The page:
Torvalds's Git: The 'it' technology for software version control

Developers are taking a strong liking to the distributed system, though Subversion and others remain in the game

By , InfoWorld |  Software, Git, linus torvalds

Despite Git's fast rise, rivals still have significant market share It's true that Git adoption has increased sixfold in three years, but Eclipse's 2011 survey of 704 developers still has Subversion as the source code management system of choice, with 51.3% of respondents using it. CVS, also a centralized system, comes in second at 13.3%. Git follows with 12.8%, while Mercurial was used by 4.6%.

Greg Stein, an Apache vice chairman and vice president of the Subversion project, suggests that Git's rise may not be a deep one. "I think a lot of what we're seeing is that Git has got a lot of mind share. [But] I don't know if it's necessarily true that a lot of corporate development shops are switching [to Git]," he says.

He says Subversion is better at handling large binaries and large repositories than Git is. For example, for large code bases, Git repositories have to be copied to every workstation, which can be difficult when developers have to deal with hundreds of gigabytes, says Stein. (Chacon concedes that using Git to version-control very large software assets, such as videos, can present problems, but he advises using an asset management system along with Git in such cases.)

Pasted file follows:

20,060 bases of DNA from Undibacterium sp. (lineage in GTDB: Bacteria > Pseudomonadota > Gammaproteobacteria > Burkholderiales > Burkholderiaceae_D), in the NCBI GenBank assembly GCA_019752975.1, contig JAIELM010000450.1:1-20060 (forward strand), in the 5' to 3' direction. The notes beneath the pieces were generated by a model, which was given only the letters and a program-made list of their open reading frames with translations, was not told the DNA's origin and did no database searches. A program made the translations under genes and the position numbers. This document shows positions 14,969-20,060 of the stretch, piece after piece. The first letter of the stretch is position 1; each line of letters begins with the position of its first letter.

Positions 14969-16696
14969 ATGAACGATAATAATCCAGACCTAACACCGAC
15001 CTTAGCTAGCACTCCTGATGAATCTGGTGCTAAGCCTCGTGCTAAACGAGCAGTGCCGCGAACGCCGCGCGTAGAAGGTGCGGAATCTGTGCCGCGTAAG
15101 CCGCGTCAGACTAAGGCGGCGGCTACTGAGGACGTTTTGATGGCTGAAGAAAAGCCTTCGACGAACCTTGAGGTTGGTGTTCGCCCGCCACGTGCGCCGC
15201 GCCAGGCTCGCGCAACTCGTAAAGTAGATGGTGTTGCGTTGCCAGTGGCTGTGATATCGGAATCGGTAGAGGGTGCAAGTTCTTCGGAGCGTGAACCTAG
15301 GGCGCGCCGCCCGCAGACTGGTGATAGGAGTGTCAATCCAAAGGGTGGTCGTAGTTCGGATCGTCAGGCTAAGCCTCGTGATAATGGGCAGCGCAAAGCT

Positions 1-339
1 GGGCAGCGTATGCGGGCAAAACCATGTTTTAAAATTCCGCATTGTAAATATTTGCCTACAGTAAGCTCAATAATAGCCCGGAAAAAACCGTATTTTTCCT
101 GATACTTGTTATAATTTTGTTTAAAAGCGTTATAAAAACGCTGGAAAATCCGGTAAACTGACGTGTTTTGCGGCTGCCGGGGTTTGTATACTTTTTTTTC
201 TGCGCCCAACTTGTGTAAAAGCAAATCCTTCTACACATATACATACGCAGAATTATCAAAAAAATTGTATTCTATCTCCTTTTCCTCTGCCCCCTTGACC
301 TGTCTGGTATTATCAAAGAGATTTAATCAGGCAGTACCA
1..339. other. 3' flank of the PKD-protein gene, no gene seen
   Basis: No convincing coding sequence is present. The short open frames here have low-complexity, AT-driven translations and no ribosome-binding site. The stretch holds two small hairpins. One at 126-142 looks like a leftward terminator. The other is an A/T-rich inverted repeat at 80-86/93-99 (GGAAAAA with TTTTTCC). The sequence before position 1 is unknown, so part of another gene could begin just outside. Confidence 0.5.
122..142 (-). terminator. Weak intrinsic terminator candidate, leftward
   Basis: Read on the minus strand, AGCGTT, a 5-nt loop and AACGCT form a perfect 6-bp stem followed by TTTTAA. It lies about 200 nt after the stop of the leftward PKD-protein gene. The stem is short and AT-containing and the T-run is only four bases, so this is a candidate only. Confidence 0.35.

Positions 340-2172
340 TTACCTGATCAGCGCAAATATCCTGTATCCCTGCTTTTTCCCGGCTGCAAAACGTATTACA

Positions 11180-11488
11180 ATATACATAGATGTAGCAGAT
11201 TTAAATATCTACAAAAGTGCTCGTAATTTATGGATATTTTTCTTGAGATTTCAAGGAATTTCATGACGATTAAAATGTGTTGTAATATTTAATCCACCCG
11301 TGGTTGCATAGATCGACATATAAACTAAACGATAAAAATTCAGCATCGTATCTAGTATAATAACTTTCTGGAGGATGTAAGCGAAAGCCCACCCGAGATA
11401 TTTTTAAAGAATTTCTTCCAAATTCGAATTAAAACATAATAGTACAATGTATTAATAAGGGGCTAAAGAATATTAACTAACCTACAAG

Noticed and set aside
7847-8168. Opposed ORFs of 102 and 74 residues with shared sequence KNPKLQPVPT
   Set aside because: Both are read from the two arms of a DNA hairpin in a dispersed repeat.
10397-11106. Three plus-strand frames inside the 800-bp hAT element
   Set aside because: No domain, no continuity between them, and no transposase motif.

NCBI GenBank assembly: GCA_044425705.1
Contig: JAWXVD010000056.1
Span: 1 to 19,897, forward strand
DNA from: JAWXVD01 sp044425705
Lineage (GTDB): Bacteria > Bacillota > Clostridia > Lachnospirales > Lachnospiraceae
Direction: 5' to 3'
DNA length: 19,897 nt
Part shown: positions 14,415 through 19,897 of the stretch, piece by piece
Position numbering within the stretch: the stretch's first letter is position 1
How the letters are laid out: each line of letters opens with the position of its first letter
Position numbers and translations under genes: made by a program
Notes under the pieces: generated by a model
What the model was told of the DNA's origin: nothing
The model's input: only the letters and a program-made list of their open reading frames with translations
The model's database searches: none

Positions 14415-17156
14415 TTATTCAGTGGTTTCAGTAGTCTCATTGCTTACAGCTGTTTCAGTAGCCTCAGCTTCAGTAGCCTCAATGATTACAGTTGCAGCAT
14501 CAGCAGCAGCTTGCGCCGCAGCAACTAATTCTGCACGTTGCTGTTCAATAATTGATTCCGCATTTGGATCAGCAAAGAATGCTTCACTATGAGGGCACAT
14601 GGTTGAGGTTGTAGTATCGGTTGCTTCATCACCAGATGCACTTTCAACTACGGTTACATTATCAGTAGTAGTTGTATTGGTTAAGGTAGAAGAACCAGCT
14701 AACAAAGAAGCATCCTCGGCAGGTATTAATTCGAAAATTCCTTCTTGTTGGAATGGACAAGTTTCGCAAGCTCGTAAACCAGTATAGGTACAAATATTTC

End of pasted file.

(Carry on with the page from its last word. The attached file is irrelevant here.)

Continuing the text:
Stein says that Subversion's centralized repository scheme requires tighter collaboration across a team, which should result in better code. He also notes that the upcoming Subversion 1.8 release should bring it closer to Git's capabilities, with features like Git stash, in which a developer can make changes locally and then set them aside, and offline commits, which records completed changes when a developer is offline and moves the to the master repository when the developer reconnects.

Mercurial, which is open source like Git and Subversion, is more similar than different from Git, says Matt Mackall, Mercurial's primary author and project leader. "They're both designed for speed and they're both inspired by the design of an earlier system called Monotone, so they have a lot in common architecturally."

However, he says, Mercurial is generally designed to be easier to use. "If you're coming from CVS or SVN [the common shorthand for Subversion], it should seem fairly familiar. Mercurial wins some performance benchmarks and Git wins others. Windows folks tell me Mercurial works much better there." Mackall believes both projects have similarly strong communities, with both being sizable, diverse, and active.

Git is on a roll, but has a long way to dominance Git has gained a lot of important adherents, with major adopters including the Ruby on Rails project, the Debian OS effort, and the Linux kernel. Developers clearly are taking a liking to the platform. But there are still plenty of users of other technologies, such as Mercurial and Subversion, as Eclipse's survey reveals.

Originally published on InfoWorld |  Click here to read the original story.
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